Ryan Newman enters this weekend’s doubleheader at the Michigan International Speedway 26th in the NASCAR Cup Series playoff standings. He’s 143 points out of the final spot to the postseason. With only six races remaining in the regular season, that’s an insurmountable margin to make up.
That’s why the Roush Fenway Racing driver feels a win is needing to get himself locked into the postseason. See, he missed three races at the beginning of the year due to injuries suffered in a last lap crash of the season opening Daytona 500. Luckily, NASCAR granted him a medical waiver which so long as he remains in the top 30 of the standings and can win a race, he’s playoff eligible.
He’s done the hardwork of getting into the top 30, now he just needs to win.
Maybe a place like Michigan can be the spot. He’s a two-time winner there and has three top 12 finishes in his last five tries there. Give him two chances in as many days this weekend and maybe he can steal a win in the process.
“No doubt it’s a big motor track and that’s not something we talk about so much anymore because everything seems so communized underneath the hood,” Newman said of Michigan. “But the impact of our aero packages and the body selection that we take to racetracks now is probably way more powerful than the engines were back in the day, so taking the right car with the right balance and the right drag and the right downforce is such a more pivotal answer, and just little things about getting your air-pressure right, and, at the same time, too, don’t forget that Michigan has always been one of the kings of gas mileage racetracks.
“We’ve been on the good side of that. We’ve been on the bad side of that just as the numbers would always suggest you’re going to be when it comes to 50/50 on some of that stuff.
“If you lose one one way, you’re gonna win one one way and vice versa, but we’re into that stretch and it’s kind of been mixed up this year – but that Pocono, Indy, Michigan stretch where fuel mileage is super-important and it will be again I can promise you at some point on that weekend.”
If he can win, it’s going to go a long way for the South Bend, Indiana native. Newman, considers Michigan his home track and a win especially for how 2020 has gone for him, would mean a lot.
“It’s definitely real close to home for me, and I mean that in several different ways with lots of friends and family around there,” Newman said of Michigan. “It is the first stock car track that I ever went to as a fan, so it holds a special place in my heart and my mind.”
Newman says that back-to-back 400-mile races isn’t such a big deal at a place like that physically, but there’s a lot of time to relax at a place like Michigan and there’s also a chance to hit really hard on Saturday and have to race on Sunday. You just kind of take it for what it’s worth and go as you have to and just do one step at a time.”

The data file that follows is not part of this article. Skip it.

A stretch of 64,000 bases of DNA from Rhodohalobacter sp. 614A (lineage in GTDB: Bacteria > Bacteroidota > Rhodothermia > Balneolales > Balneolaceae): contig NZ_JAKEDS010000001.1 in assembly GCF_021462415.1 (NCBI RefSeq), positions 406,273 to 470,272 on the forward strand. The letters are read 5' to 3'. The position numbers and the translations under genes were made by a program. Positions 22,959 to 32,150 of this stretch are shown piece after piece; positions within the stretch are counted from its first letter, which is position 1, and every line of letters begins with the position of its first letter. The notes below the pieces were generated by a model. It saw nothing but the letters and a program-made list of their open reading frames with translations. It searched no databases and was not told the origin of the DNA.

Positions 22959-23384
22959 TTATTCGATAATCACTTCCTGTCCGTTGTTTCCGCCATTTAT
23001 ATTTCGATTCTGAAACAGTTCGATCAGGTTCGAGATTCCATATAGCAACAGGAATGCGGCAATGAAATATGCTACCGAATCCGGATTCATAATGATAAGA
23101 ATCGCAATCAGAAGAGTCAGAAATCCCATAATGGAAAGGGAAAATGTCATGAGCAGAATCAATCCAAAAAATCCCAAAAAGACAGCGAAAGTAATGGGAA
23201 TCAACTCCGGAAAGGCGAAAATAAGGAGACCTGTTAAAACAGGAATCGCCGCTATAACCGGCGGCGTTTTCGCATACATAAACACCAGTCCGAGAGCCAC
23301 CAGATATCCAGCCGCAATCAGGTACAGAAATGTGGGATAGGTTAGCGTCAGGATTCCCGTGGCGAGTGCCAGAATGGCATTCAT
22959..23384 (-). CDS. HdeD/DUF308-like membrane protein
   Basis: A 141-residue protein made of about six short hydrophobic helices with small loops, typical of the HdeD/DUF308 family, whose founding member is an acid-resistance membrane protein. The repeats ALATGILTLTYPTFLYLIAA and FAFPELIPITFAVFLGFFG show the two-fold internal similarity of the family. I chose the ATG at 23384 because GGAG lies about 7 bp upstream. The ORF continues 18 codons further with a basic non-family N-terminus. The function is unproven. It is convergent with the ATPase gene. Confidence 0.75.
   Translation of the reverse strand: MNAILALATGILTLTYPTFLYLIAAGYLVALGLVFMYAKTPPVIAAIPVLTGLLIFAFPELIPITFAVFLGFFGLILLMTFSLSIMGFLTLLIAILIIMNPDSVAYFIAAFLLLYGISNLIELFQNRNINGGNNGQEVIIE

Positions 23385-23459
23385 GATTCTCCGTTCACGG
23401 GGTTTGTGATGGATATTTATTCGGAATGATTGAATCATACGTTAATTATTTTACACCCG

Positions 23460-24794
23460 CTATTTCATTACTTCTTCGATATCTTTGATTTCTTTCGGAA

The key he says this weekend is not being out to lunch early.
“Racetrack-wise it’s two things I guess I would say,” Newman said of the lack of practice and qualifying now. “No practice and no seat time, no experience to feel something out, which I have no problem feeling it out, and that’s not an issue for me.
“The issue is you don’t have the ability to adjust on it but so much, and sometimes if you don’t start off close enough, that’s a pivotal part to your day. You can’t just stop the game and put air in the ball, so that’s probably the biggest thing and then obviously the lack of fans – not that we don’t have fan support whether we’re at the racetrack or not – but the fact that the fans aren’t there and that energy level that goes along with them being there pre-race and post-race has been just so different that after doing it for 20 years now to see that part of the sport deleted is just interesting.
“I mean, it’s not good and the reality is we want fans there. I know why they’re not, but it’s just you can’t change that energy unless those fans are there or not. That’s completely black or white. There’s no gray in between. There’s either energy with the fans or there’s no energy with the fans.
“When I’m in the race car I don’t see or feel the difference. When the green flag drops until the checkered flag drops it’s all the same, but pre-race and post-race energy is just so stagnant. It’s just interesting.”